As leader people are watching you. If they see a fat cat feathering their own nest then they won’t be inspired.

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“An example I often use to illustrate the reality of vanity, is this: look at the peacock; it’s beautiful if you look at it from the front. But if you look at it from behind, you discover the truth… Whoever gives in to such self-absorbed vanity has huge misery hiding inside them.” Pope Francis.

Pope Francis throws the status model of leadership on it’s head and it’s something we can all do. Maybe it’s as simple as asking if your flash office or prime desk position could be better used by someone else?

Use the resources you have wisely

Whatever resources you have at your disposal they should be used to the best purpose. Whether it’s a desk or a Vatican bank account it needs to be managed well. It’s not there just for you to indulge yourself. Francis’ focus in improving banking and administration is to good purpose as in frees up resources to be better used.

Pope Francis’ motivation for a more simpler existence is exactly this; the resources can be used specifically for the charitable purposes of the Catholic church.

If we take unnecessarily from an organisation we lead, whether they are charitable or not, we can undermine the purpose of the organisation by depriving funds from where they might be badly needed.

“Money has to serve, not to rule.” Pope Francis.

And you don’t need a gilded sanctuary if you’re out there meeting your people.

Get out more

You won’t meet many people if you don’t get out. As Bishop in Buenos Aries he was dubbed the “Slum Bishop” because of number of priests he sent into the poor areas. Also he would regularly  go out on his own.

Pope Francis’ external outlook as been cemented by his getting out and meeting people. This has created opportunities for him to address audiences on subjects important to him and make an impact.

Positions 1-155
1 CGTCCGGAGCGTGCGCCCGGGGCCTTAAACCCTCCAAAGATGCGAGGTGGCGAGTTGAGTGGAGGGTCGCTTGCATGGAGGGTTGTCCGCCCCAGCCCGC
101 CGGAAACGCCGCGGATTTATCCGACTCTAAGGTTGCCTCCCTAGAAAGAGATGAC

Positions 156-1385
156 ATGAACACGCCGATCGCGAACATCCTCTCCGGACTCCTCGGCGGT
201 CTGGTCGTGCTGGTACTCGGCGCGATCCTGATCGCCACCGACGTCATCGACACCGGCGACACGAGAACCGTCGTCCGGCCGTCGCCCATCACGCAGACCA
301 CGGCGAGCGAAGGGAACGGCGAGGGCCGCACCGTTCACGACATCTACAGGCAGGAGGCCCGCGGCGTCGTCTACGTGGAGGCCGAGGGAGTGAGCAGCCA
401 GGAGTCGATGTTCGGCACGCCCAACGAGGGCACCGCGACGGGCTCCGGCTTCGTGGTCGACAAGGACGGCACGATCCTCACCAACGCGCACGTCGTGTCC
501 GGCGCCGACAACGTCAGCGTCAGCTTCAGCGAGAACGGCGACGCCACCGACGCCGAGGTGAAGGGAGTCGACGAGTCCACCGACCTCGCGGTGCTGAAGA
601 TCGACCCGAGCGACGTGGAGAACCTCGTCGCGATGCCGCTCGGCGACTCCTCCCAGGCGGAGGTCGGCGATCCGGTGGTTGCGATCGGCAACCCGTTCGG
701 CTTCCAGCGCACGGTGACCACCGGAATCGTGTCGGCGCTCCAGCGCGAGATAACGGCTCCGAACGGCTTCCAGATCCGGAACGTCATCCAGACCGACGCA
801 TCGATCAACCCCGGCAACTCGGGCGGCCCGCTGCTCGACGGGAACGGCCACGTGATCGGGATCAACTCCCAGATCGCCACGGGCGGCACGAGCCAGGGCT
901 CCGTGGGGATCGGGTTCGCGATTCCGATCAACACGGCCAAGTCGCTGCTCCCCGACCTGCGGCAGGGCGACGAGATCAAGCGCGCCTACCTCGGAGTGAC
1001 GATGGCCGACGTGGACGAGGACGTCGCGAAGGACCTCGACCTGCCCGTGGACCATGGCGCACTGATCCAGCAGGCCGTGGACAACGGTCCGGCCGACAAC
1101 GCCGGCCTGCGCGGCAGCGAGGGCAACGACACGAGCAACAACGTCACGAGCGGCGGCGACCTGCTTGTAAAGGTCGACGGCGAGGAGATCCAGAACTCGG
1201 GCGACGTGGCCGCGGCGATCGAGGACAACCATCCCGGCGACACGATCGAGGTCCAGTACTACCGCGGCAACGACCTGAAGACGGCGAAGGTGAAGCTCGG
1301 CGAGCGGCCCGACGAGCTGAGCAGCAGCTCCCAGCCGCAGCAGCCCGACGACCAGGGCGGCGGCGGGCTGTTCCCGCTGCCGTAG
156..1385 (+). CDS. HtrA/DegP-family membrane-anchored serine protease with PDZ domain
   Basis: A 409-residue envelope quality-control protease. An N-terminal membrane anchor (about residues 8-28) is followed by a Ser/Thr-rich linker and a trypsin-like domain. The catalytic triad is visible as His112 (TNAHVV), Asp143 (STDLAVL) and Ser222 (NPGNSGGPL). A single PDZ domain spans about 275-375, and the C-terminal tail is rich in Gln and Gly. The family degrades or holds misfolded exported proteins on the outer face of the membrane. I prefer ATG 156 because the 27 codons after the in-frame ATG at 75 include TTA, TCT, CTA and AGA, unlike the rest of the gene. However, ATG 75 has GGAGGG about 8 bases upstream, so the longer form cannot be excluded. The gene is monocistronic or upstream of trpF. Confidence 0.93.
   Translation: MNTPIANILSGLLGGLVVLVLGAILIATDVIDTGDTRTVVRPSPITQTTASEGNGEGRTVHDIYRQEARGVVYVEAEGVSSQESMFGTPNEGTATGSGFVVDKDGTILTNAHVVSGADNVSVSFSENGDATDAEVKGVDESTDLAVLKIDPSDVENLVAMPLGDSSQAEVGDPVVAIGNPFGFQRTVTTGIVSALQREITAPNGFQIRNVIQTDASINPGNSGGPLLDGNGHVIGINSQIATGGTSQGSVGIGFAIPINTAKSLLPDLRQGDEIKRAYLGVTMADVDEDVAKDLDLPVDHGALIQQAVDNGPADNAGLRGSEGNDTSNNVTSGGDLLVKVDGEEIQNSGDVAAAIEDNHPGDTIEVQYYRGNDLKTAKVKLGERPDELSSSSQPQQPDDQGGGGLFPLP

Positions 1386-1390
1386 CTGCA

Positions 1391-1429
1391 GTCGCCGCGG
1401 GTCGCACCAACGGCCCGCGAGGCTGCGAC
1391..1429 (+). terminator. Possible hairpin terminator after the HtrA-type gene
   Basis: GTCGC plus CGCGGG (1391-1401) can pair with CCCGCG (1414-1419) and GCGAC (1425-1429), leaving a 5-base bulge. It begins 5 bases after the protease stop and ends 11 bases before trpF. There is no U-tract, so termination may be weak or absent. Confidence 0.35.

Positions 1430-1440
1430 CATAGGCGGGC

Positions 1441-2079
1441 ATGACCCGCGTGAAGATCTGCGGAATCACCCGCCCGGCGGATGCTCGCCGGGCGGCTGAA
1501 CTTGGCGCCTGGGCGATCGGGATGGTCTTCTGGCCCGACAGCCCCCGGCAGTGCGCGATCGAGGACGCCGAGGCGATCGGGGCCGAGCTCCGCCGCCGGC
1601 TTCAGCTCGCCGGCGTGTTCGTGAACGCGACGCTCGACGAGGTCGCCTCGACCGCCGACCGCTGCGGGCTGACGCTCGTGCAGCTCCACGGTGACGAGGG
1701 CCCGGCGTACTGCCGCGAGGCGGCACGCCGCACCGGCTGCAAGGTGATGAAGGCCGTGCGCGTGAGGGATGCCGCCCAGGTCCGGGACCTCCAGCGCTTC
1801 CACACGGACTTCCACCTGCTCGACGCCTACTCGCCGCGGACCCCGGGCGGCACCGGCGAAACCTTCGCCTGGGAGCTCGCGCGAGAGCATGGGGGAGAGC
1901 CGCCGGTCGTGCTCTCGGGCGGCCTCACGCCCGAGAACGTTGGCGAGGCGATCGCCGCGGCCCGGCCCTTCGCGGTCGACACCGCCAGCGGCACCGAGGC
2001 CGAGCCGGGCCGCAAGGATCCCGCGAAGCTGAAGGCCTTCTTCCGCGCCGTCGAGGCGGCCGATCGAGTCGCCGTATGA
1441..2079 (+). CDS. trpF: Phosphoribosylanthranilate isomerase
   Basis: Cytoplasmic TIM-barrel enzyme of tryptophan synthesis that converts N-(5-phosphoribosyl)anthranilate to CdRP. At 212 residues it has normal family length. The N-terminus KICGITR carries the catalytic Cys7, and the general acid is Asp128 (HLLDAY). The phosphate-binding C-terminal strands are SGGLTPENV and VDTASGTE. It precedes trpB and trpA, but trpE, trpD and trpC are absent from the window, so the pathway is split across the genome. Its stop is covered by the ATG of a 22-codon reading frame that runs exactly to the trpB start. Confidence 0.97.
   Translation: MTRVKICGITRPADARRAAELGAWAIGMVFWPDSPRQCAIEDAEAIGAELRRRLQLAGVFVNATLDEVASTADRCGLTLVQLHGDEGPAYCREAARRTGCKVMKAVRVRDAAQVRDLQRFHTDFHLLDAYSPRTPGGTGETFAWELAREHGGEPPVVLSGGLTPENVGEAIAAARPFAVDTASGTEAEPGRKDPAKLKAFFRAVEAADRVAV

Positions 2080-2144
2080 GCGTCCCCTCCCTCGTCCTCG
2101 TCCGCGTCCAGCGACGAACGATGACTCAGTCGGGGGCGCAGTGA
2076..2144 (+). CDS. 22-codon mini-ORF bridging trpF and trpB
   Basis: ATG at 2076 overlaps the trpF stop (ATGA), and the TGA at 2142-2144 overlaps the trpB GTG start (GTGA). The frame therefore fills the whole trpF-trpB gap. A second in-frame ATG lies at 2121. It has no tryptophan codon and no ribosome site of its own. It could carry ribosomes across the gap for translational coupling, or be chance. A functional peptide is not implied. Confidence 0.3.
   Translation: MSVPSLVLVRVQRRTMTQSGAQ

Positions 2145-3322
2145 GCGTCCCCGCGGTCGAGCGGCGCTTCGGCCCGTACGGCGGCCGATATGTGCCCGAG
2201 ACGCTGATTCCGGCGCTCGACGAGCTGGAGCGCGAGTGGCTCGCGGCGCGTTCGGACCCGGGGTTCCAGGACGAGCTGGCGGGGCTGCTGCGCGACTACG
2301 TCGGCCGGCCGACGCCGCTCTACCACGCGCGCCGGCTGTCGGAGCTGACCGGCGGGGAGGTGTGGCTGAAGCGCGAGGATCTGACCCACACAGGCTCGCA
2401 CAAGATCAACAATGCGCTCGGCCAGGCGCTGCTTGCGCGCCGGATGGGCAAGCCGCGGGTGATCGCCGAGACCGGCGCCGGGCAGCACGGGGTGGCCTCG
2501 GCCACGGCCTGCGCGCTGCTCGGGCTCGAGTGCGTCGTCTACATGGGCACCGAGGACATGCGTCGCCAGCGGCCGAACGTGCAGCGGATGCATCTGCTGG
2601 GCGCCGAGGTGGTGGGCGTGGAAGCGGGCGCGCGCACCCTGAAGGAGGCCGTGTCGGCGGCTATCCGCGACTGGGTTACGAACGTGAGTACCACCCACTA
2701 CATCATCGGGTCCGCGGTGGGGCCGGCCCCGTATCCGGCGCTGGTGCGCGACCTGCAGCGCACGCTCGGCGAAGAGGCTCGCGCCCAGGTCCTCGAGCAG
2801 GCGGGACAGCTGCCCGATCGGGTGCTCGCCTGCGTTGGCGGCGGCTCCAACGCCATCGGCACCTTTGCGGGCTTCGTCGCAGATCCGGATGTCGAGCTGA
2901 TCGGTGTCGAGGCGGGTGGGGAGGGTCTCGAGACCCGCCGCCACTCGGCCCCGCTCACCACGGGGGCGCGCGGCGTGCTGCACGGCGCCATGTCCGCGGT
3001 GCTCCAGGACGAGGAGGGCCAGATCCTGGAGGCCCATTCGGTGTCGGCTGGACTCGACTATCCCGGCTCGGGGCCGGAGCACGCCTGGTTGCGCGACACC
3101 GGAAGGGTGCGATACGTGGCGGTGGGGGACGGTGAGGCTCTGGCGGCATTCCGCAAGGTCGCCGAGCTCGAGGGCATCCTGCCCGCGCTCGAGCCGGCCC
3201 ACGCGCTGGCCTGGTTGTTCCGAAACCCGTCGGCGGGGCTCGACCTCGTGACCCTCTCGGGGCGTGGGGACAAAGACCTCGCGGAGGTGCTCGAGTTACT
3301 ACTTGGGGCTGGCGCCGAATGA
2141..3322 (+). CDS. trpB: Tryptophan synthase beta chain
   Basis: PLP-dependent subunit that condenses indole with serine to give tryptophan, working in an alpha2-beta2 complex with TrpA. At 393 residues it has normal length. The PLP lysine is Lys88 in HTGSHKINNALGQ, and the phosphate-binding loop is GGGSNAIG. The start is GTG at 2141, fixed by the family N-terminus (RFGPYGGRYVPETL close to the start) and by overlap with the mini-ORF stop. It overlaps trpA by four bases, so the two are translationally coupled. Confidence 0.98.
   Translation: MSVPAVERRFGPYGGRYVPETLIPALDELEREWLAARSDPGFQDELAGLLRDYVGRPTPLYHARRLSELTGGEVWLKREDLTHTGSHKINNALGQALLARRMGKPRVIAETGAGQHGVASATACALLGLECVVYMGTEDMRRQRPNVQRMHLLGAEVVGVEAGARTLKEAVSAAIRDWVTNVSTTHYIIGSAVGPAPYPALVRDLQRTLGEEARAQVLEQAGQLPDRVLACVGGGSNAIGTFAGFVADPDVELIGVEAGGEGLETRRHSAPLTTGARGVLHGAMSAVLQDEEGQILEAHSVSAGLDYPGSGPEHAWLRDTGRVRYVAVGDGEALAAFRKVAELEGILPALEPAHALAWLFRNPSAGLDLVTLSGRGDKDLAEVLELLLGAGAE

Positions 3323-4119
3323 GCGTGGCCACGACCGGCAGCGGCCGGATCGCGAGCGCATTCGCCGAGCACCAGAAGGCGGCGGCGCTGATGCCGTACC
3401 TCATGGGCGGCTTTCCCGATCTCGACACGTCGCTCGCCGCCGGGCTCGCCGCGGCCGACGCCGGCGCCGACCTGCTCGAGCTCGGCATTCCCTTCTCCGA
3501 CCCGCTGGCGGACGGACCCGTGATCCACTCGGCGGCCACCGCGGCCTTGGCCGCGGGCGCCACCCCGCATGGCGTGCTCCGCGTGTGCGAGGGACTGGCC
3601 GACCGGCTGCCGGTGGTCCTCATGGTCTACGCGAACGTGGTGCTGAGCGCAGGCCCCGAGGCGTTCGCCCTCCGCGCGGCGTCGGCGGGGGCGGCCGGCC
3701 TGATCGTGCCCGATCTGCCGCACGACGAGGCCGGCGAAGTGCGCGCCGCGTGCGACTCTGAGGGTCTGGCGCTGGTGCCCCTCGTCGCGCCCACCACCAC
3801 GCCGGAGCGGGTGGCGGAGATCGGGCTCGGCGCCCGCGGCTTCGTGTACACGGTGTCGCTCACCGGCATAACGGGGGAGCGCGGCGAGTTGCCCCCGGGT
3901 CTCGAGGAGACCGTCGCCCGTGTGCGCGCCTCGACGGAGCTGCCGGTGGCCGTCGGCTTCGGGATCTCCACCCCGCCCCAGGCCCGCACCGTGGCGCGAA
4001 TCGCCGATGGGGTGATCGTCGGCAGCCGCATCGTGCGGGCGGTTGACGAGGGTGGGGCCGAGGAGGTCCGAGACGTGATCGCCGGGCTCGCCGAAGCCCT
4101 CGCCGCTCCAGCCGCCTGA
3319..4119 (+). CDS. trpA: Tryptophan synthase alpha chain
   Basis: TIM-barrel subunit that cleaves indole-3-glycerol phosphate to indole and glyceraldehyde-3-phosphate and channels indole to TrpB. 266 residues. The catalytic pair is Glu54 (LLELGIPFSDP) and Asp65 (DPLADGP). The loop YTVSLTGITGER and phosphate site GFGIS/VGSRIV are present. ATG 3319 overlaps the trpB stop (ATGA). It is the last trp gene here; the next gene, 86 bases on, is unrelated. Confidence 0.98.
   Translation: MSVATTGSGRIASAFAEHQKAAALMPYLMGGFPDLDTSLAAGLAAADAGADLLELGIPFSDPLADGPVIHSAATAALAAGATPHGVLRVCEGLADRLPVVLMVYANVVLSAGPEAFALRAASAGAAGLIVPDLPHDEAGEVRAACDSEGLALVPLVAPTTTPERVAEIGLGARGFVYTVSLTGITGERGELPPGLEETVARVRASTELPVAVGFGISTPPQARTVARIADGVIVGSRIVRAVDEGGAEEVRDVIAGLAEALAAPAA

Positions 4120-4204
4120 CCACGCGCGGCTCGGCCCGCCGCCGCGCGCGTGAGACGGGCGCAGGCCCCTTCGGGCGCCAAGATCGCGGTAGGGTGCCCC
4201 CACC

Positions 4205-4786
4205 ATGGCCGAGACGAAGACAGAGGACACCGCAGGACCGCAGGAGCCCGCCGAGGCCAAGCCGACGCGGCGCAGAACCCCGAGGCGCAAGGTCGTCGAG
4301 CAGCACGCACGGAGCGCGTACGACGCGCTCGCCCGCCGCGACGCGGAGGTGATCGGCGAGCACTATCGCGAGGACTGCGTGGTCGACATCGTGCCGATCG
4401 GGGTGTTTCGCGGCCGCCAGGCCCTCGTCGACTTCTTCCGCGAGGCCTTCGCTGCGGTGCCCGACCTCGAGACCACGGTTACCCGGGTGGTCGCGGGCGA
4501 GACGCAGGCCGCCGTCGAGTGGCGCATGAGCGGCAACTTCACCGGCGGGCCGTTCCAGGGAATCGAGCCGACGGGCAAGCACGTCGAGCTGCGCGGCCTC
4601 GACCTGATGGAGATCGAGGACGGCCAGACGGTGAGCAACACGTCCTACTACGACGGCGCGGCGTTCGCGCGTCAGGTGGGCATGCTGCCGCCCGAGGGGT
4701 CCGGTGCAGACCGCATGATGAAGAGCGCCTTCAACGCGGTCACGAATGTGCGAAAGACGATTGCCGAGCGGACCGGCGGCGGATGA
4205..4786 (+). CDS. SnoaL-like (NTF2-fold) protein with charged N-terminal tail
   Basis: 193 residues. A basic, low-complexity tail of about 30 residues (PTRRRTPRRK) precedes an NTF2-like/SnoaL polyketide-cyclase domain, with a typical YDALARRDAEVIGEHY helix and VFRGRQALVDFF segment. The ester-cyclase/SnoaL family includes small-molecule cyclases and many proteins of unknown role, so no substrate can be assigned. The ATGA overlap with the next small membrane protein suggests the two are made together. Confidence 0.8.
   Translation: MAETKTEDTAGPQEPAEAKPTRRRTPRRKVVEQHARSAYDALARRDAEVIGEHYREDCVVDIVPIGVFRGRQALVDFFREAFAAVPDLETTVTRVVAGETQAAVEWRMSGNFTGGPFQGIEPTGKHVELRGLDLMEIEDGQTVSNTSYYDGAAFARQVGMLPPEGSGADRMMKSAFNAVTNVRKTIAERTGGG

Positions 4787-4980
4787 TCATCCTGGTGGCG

“This is important: to get to know people, listen, expand the circle of ideas. The world is criss-crossed by roads that come closer together and move apart, but the important thing is that they lead towards the Good.” Pope Francis

In conclusion Pope Francis is remarkable as a leader because he’s actually doing what we want from our leaders. We don’t want self interest but rather someone engaged in the real world who acts with real humility. And that’s what every leader can learn.

Featured photo credit: Papa rock star / Edgar Jiménez via flickr.com

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Last Updated on October 21, 2021

How to Create Your Own Ritual to Conquer Time Wasters and Laziness

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How to Create Your Own Ritual to Conquer Time Wasters and Laziness

Life is wasted in the in-between times. The time between when your alarm first rings and when you finally decide to get out of bed. The time between when you sit at your desk and when productive work begins. The time between making a decision and doing something about it.

Slowly, your day is whittled away from all the unused in-between moments. Eventually, time wasters, laziness, and procrastination get the better of you.

The solution to reclaim these lost middle moments is by creating rituals. Every culture on earth uses rituals to transfer information and encode behaviors that are deemed important. Personal rituals can help you build a better pattern for handling everything from how you wake up to how you work.

Unfortunately, when most people see rituals, they see pointless superstitions. Indeed, many rituals are based on a primitive understanding of the world. But by building personal rituals, you get to encode the behaviors you feel are important and cut out the wasted middle moments.

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Program Your Own Algorithms

Another way of viewing rituals is by seeing them as computer algorithms. An algorithm is a set of instructions that is repeated to get a result.

Some algorithms are highly efficient, sorting or searching millions of pieces of data in a few seconds. Other algorithms are bulky and awkward, taking hours to do the same task.

By forming rituals, you are building algorithms for your behavior. Take the delayed and painful pattern of waking up, debating whether to sleep in for another two minutes, hitting the snooze button, repeat until almost late for work. This could be reprogrammed to get out of bed immediately, without debating your decision.